That doesn’t necessarily create urgency around locking up Cease, since he’s still under club control for the upcoming season and two more, set to reach free agency after 2025. However, he is starting to increase his earning power. He reached arbitration for the first time this winter and agreed with the club on a $5.7MM salary for 2023, with further raises to come in the two following seasons. As players approach the open market, it usually takes more money to convince them to spurn that opportunity in favor of sticking with their current club. That might be especially true in the case of Cease, since he also got some extra financial security from the new collective bargaining agreement. The CBA that was just agreed to in March featured a new $50MM bonus pool to be dispersed to the best pre-arbitration players in the league each season. In the inaugural year of that new feature, Cease was the player who got the biggest piece of that pie, getting just under $2.5MM.
As mentioned, Cease is three years from the open market. He just turned 27 in December, meaning he’ll be a free agent between his age-29 and age-30 seasons. The most recent comparison for a player in this position who signed an extension into his free agent years is Sandy Alcantara. In November 2021, he and the Marlins agreed to a five-year, $56MM extension with a club option for a sixth season. He was also in between three and four years of service time, though he was one year younger than Cease is now, having just turned 26. That deal was somewhat similar to one signed about three years earlier when Aaron Nola and the Phillies agreed to a four-year, $45MM extension with a club option. Nola was just 25 at the time but about to turn 26 in the early parts of the 2019 campaign.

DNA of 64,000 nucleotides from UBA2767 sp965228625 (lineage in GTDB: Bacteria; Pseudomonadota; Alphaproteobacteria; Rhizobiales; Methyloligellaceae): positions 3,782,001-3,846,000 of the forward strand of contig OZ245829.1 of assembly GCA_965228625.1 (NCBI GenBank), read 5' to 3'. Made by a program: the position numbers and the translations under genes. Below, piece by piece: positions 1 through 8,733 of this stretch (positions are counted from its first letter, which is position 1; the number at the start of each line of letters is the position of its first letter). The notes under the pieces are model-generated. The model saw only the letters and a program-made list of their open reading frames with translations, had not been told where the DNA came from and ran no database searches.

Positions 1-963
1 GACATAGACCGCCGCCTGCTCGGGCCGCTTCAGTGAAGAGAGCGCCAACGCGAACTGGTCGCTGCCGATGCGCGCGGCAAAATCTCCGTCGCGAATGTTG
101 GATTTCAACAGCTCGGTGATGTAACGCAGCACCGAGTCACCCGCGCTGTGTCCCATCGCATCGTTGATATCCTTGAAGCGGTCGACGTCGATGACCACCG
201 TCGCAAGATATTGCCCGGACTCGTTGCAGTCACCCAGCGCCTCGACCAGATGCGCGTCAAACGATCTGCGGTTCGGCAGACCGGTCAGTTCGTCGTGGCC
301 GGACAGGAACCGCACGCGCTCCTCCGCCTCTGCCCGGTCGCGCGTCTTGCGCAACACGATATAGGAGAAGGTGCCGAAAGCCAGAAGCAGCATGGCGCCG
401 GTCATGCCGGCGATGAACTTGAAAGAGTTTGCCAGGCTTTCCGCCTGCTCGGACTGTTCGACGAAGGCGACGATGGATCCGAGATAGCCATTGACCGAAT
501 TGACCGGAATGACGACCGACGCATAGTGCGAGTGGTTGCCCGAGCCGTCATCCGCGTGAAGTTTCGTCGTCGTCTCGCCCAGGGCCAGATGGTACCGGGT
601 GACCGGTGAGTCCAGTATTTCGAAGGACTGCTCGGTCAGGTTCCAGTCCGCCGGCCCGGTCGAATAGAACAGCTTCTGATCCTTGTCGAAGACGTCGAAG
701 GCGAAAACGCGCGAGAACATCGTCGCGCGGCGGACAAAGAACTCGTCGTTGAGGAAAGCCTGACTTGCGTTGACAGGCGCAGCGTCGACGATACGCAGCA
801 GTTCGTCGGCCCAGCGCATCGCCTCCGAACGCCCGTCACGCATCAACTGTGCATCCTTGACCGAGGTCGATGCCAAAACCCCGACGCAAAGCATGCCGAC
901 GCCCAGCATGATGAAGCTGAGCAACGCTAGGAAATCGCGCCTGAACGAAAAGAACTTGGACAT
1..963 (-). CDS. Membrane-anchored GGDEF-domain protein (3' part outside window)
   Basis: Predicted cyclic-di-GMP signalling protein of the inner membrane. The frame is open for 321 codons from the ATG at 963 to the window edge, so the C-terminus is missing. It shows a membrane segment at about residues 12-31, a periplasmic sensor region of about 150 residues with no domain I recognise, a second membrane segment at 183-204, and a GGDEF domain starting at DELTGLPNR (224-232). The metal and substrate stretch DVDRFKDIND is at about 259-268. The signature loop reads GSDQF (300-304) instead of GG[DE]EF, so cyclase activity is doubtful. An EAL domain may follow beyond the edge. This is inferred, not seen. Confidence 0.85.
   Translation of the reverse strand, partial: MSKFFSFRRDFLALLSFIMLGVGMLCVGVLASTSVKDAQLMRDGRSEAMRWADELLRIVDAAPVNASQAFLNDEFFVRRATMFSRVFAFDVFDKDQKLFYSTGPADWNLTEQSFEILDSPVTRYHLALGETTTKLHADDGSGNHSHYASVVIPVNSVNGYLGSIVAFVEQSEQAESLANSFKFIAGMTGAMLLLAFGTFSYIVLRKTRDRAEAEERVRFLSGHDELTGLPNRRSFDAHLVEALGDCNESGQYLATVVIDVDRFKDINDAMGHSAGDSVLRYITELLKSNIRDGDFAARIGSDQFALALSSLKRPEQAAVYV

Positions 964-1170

Nola had posted a 2.89 ERA over 380 1/3 innings in the previous two seasons. His 26.8% strikeout rate was below what Cease has done recently but his 7% walk rate was much better and his 50.2% ground ball rate much stronger than Cease’s 36.1%. Over 2019-21, Alcantara posted a 3.48 ERA over 445 innings, striking out 21.2% of batters faced while walking 7.9% and getting grounders at a 48.9% clip. He was worth 7.4 fWAR in those two-plus seasons, while Nola was worth 10 fWAR in 2017-18. Cease has been in a similar range recently, with 8.9 fWAR accrued in the past two years.